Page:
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The Academic Side of Privacy: A Summer Internship Experience

by Johanna Gunawan, Privacy Intern

Jill Bronfman | September 8, 2021

As an interdisciplinary PhD student in cybersecurity, I am lucky to research modern-day privacy problems from both technical and legal perspectives. Within this field, there are many ways to enact change -- in previous roles, I worked as a technical writer for security organizations; in another, I worked in compliance. After these experiences, I sought to learn from yet another angle, one with a more direct relationship with the audiences I wanted to help: consumers first and vendors next. 

Initially drawn to Common Sense Media’s mission of informing parents and educators, I was thrilled to find an opening within the Privacy Program team, a wonderful group of consumer advocate powerhouses spanning technical, legal, and educational experience. I worked with the team over the summer of 2021, fully remote, for approximately 15 hours per week. Every week involved the full team meeting, an additional 1:1 meeting to discuss my interests and work, and a variety of other events like client calls, organization-wide intern Lunch and Learns, and training sessions for conducting Privacy Evaluations for kids’ software and educational technologies. 

My time at Common Sense Media was short, but during my internship I was able to work on the following tasks: 

  • Writing articles for the Privacy blog, including posts on transparency as an important tool for decision making, dark patterns, and how to improve transparency.
  • Providing editorial support for the State of Kids’ Privacy 2021 Report, Privacy of Streaming Apps and Devices: Watching TV that Watches Us, and conference presentations/applications.
  • Drafting and editing conference submissions under tight deadlines. 
  • Consulting and commenting on new projects on the privacy of Virtual Reality/Augmented Reality devices.
  • Conducting basic and full evaluations for educational technologies.

One of my favorite aspects of working with the Privacy Program team was participating in daily, remote discussions over daily news. The privacy landscape changes daily both in the U.S. and globally, and these changes provide ample opportunity to reflect upon how our work fits into the broader sphere of consumer protections and advocacy, as well as to consider new avenues for future work. 

It has been extremely rewarding to work for a nonprofit that directly impacts how consumers, parents, and educators interact with the tools they use -- and additionally impacts how vendors improve transparency in their privacy policies and practices. 

Coming from the academic side of privacy, I’ve mostly worked in theory and empirical study. Examining, parsing, and summarizing a consumer-facing technology’s privacy elements and design is labor-intensive work by nature. The Common Sense Privacy Program’s wealth of expertise and the sheer number of hours poured into this effort is nothing short of inspiring and additionally incredibly useful for the privacy field writ large. Conducting my own evaluations provided insight into the process a parent or educator must follow in order to make the best decisions for their child or student, and was different from the process of scanning a privacy policy for specific research questions. These assessments highlight the need for more transparent, readable policies, and additionally better education for the public regarding the often confusing or vague privacy statements provided to them. It was eye-opening to see the diversity in vendors’ policies, and heartening to see vendors improve their policies as a direct result of an evaluation. This collaborative feedback loop between the Privacy Program and vendors illuminates a path towards improved privacy protections for children, or at least more transparency for better decision making.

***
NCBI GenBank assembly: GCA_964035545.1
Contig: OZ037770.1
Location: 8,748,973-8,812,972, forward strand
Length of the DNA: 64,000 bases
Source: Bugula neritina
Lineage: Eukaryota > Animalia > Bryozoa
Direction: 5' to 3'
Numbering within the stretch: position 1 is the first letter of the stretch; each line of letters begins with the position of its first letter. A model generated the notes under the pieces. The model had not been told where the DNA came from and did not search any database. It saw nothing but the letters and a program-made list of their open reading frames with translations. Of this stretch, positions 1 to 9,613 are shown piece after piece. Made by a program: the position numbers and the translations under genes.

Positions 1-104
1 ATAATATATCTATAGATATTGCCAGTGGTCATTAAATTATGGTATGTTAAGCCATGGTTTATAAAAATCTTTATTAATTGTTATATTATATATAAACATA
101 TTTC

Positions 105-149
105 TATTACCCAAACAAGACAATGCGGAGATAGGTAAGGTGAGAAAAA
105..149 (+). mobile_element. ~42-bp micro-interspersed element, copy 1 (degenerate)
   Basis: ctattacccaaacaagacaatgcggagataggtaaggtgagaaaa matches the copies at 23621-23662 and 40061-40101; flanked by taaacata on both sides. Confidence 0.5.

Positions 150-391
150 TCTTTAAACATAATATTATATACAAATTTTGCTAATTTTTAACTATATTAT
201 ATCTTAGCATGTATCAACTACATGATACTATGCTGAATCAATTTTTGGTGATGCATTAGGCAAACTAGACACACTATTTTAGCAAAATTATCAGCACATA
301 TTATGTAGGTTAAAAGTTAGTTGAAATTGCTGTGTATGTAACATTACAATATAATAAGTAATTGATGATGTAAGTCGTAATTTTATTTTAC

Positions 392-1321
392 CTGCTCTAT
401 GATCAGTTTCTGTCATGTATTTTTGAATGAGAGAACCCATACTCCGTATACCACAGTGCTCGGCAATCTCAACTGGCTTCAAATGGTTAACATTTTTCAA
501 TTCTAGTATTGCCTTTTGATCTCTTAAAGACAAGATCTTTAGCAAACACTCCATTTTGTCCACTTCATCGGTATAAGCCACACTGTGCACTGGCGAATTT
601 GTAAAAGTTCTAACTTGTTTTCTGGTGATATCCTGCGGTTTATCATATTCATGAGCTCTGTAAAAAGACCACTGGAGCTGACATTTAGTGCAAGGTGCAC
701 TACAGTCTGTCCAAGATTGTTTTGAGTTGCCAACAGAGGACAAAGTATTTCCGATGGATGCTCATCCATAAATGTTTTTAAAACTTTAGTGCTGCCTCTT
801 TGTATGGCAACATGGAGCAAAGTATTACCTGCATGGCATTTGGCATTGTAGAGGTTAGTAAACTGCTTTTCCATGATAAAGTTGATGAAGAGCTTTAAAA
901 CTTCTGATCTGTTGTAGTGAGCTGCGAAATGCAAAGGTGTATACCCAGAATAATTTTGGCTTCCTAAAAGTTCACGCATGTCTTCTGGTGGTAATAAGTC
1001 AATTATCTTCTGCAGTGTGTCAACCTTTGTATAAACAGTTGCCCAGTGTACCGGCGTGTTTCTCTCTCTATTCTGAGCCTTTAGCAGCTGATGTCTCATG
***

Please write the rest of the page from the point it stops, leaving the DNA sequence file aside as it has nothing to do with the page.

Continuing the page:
Reading and editing the State of Kids’ Privacy Report, as well as reading the 2019 version of the report, has also been a greatly rewarding experience. The report findings help consumers better understand the kids’ technology privacy landscape at scale and over time. Data is power in our new world, and can also be used to empower the very people whose data is often at risk for abuse. The Privacy Program’s work attempts to tilt the scales back towards fairness. I’ve loved helping to make the report accessible and readable, a practice that is also incredibly useful for communicating my consumer advocacy research.

I feel incredibly lucky to have worked with the team for this short stint. I’ve come away with many practical learnings that will impact the direction of my future research and involvement in the privacy community. I emphatically recommend this position for any individuals seeking diverse mentorship and a better, safer digital world for all.